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The novice chronicles: Crashing Winterfest 2011



A quick rinse. Photo by Kris Arnold.
  • A quick rinse. Photo by Kris Arnold.

“This is why I watch football games at home,” remarked my father as we crossed the threshold into this year’s Winterfest.

True, the din inside the Indiana State Fairgrounds’ Agri/Hort Building on Saturday was overwhelming, a sensory-overloading mishmash of boisterous brewers and consumers mingling over mini-pints. But their jostling and pushing did little to detract from the vast array of good, local beer on site.

Well, “good” by the standards of those who actually know craft beer. Right off the bat I was decidedly self-conscious of just how unqualified I was for this particular adventure. The extent of my beer knowledge is limited to comparisons of caloric content between the standard college-party offerings, Keystone vs. Coors Light.

It wasn’t until editing NUVO’s Jan. 26 cover story that I began to consider the nuances of craft-beer appreciation. The endless considerations in testing brews were baffling to me, but I was intrigued enough by the cliquish hedonistic culture weasel some tix to the sold-out event.

I felt like a fraud on Indiana Brewers’ Guild territory, armed only with the dumbed-down beer how-to bullet points found in last week’s merciful sidebars. To illustrate, were you aware that beer is made up of hops, yeast and water? Of course you were. I, on the other hand, was essentially embarking on the beer equivalent of a blindfolded joyride.

After collecting our roadmap programs and souvenir glasses, we stopped to take in our surroundings. The Guild had turned the space into a formidable convention center for Indiana’s beer nerds. And though the venue could have benefitted from more dump-and-rinse troughs stationed throughout, conditions were otherwise perfect for enthusiasts to browse the snaking labyrinth of brewery booths.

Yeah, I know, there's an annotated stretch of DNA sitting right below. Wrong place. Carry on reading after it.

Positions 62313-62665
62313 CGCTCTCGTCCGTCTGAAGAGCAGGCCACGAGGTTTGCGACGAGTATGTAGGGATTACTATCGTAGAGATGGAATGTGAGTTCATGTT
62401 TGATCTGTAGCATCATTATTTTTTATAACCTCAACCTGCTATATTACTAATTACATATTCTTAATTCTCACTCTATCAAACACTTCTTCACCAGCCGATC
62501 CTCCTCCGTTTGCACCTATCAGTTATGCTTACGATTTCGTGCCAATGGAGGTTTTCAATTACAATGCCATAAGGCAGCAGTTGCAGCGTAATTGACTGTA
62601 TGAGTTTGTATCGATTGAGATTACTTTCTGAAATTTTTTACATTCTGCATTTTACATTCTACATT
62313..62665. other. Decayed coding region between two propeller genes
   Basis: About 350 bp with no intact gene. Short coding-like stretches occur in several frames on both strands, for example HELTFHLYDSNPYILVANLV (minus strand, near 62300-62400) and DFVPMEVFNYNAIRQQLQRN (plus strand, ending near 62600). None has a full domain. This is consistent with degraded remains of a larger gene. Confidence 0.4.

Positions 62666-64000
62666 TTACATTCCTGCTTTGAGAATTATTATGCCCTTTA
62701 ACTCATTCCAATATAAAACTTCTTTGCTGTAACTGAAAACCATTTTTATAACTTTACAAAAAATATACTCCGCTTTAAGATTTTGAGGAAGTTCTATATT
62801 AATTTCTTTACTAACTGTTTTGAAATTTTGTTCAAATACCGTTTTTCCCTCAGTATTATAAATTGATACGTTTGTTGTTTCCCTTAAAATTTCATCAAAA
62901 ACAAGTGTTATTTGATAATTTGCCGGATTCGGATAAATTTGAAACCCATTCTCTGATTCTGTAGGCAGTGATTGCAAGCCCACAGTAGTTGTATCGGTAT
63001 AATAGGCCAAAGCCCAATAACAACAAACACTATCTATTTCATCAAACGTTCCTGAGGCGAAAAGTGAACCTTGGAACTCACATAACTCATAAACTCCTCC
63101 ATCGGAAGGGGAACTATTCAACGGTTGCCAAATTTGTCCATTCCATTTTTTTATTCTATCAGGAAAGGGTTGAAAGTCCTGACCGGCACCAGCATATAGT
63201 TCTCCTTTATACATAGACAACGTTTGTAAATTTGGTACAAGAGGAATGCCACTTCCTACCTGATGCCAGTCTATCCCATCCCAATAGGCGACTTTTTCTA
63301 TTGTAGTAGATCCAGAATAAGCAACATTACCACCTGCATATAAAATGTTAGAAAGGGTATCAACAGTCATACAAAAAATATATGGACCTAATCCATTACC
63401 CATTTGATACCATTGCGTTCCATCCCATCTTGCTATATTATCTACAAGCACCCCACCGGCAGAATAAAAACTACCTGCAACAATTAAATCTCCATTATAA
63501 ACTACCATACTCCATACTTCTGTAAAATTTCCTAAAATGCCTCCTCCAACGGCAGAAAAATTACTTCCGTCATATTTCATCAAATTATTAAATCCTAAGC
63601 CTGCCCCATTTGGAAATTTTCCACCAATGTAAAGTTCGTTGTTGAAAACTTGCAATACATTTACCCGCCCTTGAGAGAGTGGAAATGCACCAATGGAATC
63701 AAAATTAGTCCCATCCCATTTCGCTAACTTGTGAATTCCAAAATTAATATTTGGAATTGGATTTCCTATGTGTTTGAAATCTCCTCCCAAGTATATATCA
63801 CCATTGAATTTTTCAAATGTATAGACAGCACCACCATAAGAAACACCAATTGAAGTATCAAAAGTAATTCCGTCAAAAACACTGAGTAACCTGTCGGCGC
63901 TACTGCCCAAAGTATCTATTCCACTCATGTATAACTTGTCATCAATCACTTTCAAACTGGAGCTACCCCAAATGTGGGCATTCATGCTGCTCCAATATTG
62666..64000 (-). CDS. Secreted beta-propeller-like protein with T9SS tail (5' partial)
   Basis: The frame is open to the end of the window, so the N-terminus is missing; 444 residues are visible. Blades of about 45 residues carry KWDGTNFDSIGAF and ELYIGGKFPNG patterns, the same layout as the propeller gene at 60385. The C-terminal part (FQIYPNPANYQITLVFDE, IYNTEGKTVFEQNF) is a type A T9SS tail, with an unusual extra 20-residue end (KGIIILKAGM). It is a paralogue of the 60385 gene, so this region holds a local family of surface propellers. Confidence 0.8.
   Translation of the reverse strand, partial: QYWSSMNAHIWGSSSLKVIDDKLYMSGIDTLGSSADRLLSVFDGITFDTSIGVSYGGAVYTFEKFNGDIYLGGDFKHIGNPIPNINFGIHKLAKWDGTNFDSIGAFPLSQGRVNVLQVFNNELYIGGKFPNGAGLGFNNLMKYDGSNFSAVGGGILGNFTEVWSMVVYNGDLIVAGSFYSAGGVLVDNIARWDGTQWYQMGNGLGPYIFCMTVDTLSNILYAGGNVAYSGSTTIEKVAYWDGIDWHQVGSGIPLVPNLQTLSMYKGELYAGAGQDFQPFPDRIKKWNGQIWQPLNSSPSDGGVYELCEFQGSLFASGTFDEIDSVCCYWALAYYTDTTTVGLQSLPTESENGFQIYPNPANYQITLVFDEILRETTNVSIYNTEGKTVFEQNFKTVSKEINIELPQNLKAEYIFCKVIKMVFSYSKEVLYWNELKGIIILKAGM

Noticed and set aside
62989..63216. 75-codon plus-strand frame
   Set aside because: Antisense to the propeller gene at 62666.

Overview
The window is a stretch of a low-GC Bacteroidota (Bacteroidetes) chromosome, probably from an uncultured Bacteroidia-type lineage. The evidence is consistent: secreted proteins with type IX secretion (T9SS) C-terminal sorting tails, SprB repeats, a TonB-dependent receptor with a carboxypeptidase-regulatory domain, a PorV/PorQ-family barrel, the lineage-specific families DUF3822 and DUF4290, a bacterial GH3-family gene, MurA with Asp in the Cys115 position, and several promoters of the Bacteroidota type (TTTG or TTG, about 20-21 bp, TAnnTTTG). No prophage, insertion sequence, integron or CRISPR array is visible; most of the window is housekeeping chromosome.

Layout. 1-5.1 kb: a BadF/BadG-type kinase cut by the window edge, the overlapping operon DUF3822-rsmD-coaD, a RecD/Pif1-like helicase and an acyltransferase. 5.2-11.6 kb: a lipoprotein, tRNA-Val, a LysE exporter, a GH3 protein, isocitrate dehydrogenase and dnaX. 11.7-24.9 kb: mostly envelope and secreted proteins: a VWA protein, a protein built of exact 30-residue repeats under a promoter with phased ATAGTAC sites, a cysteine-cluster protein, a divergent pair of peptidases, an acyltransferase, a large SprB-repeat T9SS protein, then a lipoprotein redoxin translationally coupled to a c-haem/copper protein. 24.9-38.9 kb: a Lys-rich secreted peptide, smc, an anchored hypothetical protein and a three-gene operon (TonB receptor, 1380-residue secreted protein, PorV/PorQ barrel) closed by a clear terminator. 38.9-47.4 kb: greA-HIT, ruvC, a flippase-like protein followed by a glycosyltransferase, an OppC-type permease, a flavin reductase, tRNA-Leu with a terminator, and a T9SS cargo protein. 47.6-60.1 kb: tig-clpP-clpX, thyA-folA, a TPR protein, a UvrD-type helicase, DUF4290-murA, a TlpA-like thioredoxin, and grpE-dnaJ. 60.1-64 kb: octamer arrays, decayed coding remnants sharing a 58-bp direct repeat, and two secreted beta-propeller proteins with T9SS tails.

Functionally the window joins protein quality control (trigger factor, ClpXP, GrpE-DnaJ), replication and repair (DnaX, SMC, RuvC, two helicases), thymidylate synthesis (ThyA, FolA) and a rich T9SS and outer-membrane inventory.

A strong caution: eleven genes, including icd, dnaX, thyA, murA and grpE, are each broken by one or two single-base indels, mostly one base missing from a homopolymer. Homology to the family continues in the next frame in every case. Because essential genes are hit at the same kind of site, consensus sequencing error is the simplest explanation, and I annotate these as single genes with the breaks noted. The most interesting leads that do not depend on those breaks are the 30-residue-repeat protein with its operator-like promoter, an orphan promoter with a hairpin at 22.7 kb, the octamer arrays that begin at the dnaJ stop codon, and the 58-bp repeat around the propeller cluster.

We started our Tour de Froth at Shoreline Brewery’s booth; I selected the Bavarian Bombshell, a brown ale, because our program’s description mentioned chocolate and I happen to be a hormonal 23-year-old girl. It’s my cross to bear. I would soon learn that choco-beer is just too rich for me past the first three sips. This revelation somehow did not stop me from sampling roughly four more variations.

Moseying to Mad Anthony Brewing Co. next door, my dad and I both tried out Good Karma IPA — again, I was lured in by the beer’s boast of caramel malts. Even to a rookie palate, the bitterness of the hops was striking. Next we made our way to Broad Ripple Brewpub’s booth; manning the bar were some familiar faces from our regular Sunday night dinners, who supplied us with the Monon Porter and the Marzen. I found myself again leaning towards the lighter latter.

Just a few stops down the same aisle, we discovered our unanimously agreed upon favorite at Bee Creek Brewery; their Hoosier Honey Wheat was a dream, for newbies and aficionados alike.

Though much of Winterfest’s appeal is its celebration of local breweries, we felt it would have been downright xenophobic to miss out on sampling the out-of-state brew lines. We never made it over to North Coast Brewing Co., but the east coast was well represented indeed.

Brooklyn Brewery’s Brown Ale almost did me in with its triple-threat backgrounds of coffee, chocolate and caramel. Massachusetts and Vermont transplant Harpoon Brewery was up next — truthfully, it was likely due to the novelty of their UFO Hefeweitzen that we were drawn to the vendor. I preferred the wheat beer to its bitter brother Leviathan Imperial IPA, which boasted a whopping 10 percent alcohol content.

We promptly got back to our Midwest roots though, tolerating the long lines in front of Sun King, People’s Brewing Company and NUVO’s cover darlings at Bier Brewery. Honestly, the wait was a hidden boon — plenty of time to digest and metabolize the rich samples.

With full bellies and a buzz, at least on my lightweight part, we left Winterfest very satisfied with the overall sampling experience. I’m still holding onto my embarrassingly obvious neophyte status in the craft-beer business; I’d do well to avoid serious conversation on the matter with a connoisseur.

But at the very least, I may now be able to hold my own on the customers’ side of the bar, equipped with the self-awareness that I’m generally a lager girl. Thanks to the fine, benevolent brewmasters of Indiana and beyond, I can shed the last threads of my collegiate safety blanket and branch out from my uninspired, often unsatisfying beer orders. PBR be damned!


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